Richard Lee isn’t in the spotlight as much as he used to be. I first learned about Richard Lee when I saw him on national television talking about his dispensary and Oaksterdam University. It was awhile ago, so I don’t remember which news outlet it was on, but I will always remember Richard Lee’s passion for all things cannabis. In the video he showed the news anchor different types of cannabis, and was very patient and polite when she asked very dumb questions. Again, this was awhile ago, so the tongue-in-cheek comments were much more prevalent at the time.
This blog was created in 2010, the same year that Richard Lee ponied up a ton of his own money to be the main funder behind California Proposition 19. Proposition 19 wasn’t the first legalization effort in American history, but it is one that I use to measure marijuana reform. Proposition 19, despite its defeat in 2010 in California, ushered in a new era of marijuana politics. Just two years after Proposition 19 changed the conversation surrounding marijuana legalization, two states (Colorado and Washington) voted to legalize marijuana. Two years after that, Oregon, Alaska, and Washington D.C. joined the list of legalizers.
Sadly, California was unable to get on the ballot in 2012 and 2014. Getting an initiative, any initiative, on the ballot in California is expensive and takes a lot of resources. In 2012 and 2014 resources were spread too thin in California, with many legalization initiative efforts competing against each other. 2016 is setting up to be the biggest year in marijuana legalization history, with California being the focal point. Like usual, there are many efforts in California to get a legalization initiative on the ballot. Last I heard there were 10 of them.
One of them is getting a lot of buzz because of the massive amount of money backing it. The initiative is commonly referred to as the ‘Sean Parker marijuana legalization initiative’ since it’s main supporter is Sean Parker who co-founded Napster and was a very early investor in Facebook. That effort received a very significant endorsement yesterday, via an article on Marijuana.Com by the always hardworking Tom Angell. Per Tom’s article:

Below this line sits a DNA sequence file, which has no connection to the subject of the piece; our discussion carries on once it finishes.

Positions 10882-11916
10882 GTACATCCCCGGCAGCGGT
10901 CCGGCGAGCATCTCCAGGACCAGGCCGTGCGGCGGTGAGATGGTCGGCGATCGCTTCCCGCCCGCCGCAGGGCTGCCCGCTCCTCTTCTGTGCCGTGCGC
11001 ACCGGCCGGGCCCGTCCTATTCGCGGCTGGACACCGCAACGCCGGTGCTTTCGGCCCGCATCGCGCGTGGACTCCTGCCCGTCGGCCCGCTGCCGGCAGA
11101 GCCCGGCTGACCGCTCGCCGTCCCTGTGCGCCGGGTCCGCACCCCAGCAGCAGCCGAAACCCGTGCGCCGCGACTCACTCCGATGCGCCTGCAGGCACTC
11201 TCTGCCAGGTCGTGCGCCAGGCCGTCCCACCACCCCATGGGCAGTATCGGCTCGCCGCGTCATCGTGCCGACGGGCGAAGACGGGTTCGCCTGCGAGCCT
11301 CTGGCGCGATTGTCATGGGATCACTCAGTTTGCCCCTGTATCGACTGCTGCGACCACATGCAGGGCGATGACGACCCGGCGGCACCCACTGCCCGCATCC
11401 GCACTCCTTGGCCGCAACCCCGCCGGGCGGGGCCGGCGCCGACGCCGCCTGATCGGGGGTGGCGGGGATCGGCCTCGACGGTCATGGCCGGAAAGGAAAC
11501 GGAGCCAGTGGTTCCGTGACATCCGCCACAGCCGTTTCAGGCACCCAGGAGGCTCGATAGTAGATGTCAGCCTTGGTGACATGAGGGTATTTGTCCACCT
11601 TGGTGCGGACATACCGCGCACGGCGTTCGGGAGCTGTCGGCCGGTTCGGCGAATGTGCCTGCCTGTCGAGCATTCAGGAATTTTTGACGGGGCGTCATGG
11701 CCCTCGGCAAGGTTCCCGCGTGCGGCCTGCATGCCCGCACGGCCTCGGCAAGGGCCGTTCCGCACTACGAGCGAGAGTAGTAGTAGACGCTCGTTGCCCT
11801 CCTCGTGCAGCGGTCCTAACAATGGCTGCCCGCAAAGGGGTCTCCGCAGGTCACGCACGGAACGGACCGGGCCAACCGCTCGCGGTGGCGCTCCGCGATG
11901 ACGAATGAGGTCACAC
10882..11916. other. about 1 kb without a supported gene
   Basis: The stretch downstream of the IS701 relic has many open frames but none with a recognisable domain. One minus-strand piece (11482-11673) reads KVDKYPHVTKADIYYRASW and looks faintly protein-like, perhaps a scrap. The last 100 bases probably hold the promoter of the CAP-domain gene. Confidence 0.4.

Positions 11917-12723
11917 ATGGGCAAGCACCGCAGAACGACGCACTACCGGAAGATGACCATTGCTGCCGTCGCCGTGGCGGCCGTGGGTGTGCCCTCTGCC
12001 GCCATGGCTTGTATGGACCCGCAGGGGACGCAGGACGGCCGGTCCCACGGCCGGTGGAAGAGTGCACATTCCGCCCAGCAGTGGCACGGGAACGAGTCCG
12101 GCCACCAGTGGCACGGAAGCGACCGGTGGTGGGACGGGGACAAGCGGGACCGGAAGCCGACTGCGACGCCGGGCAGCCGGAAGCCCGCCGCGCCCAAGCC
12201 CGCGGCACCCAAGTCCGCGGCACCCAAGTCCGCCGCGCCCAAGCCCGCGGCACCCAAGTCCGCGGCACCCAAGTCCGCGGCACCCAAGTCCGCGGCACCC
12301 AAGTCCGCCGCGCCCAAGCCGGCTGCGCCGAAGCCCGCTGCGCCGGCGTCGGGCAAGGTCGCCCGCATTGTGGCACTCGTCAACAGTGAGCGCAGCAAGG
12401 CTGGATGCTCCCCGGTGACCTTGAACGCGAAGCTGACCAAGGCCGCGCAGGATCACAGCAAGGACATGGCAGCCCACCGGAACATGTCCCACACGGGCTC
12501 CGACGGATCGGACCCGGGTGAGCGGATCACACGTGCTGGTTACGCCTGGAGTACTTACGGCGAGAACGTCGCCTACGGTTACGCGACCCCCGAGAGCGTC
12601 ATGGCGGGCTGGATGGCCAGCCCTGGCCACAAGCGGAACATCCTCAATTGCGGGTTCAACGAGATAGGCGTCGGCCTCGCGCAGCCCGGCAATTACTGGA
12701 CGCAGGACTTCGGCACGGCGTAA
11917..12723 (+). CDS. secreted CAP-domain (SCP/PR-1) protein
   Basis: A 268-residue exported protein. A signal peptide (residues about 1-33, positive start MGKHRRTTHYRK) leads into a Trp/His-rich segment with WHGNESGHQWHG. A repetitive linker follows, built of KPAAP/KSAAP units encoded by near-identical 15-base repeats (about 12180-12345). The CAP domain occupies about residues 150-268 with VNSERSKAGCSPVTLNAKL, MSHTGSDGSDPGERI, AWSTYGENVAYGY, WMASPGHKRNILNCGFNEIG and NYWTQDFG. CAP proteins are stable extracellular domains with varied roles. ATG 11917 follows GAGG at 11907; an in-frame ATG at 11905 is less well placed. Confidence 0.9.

A well-funded effort to legalize marijuana in California in 2016 just received a surprise endorsement from a key longtime movement player.
Marijuana.com has exclusively learned that Richard Lee, the founder of Oaksterdam University and the chief proponent of an earlier legalization measure that Golden State voters narrowly defeated in 2010, is endorsing the Adult Use of Marijuana Act (AUMA), an effort backed by a group of Silicon Valley funders led by Napster co-founder and early Facebook investor Sean Parker.
“It’s important that we all get together to support one initiative,” Lee said in an interview.
I receive a lot of flack for supporting AUMA, mainly from the other campaigns in California, which is fine. Like I tell everyone that e-mails, texts, or sends me messages on social media, yes, I do support AUMA, just as I support every other effort in California to legalize marijuana. They are all noble causes worthy of support. However, I’m a realist, and I’ve been around politics (marijuana and non-marijuana) long enough to know that some efforts have the resources to get on the ballot, and others don’t.
Like Russ Belville always says, the best initiative is the one that will win, and considering how many efforts in California won’t realistically make the ballot, let alone have enough resources to run what will be the most expensive marijuana campaign in marijuana politics history, I would like to see everyone in California get behind one initiative. It doesn’t have to be AUMA, but it does need to involve an initiative that has the treasure chest it will take to win on Election Day 2016.
I’m sure Richard Lee will receive some negative feedback for his endorsement, but I understand what he is saying. California is the biggest domino of them all, and while seeing a handful of other states legalize on Election Day 2016 will be absolutely fantastic, it won’t be as awesome as seeing them do it along with California. 2016 is a window of opportunity that may not come around again for a long time in California, if ever again. Now is the time to end marijuana prohibition in California, whether it be via AUMA, or a different initiative. I just really hope that fracturing doesn’t lead to defeat in California, as it has done in the last couple of election cycles.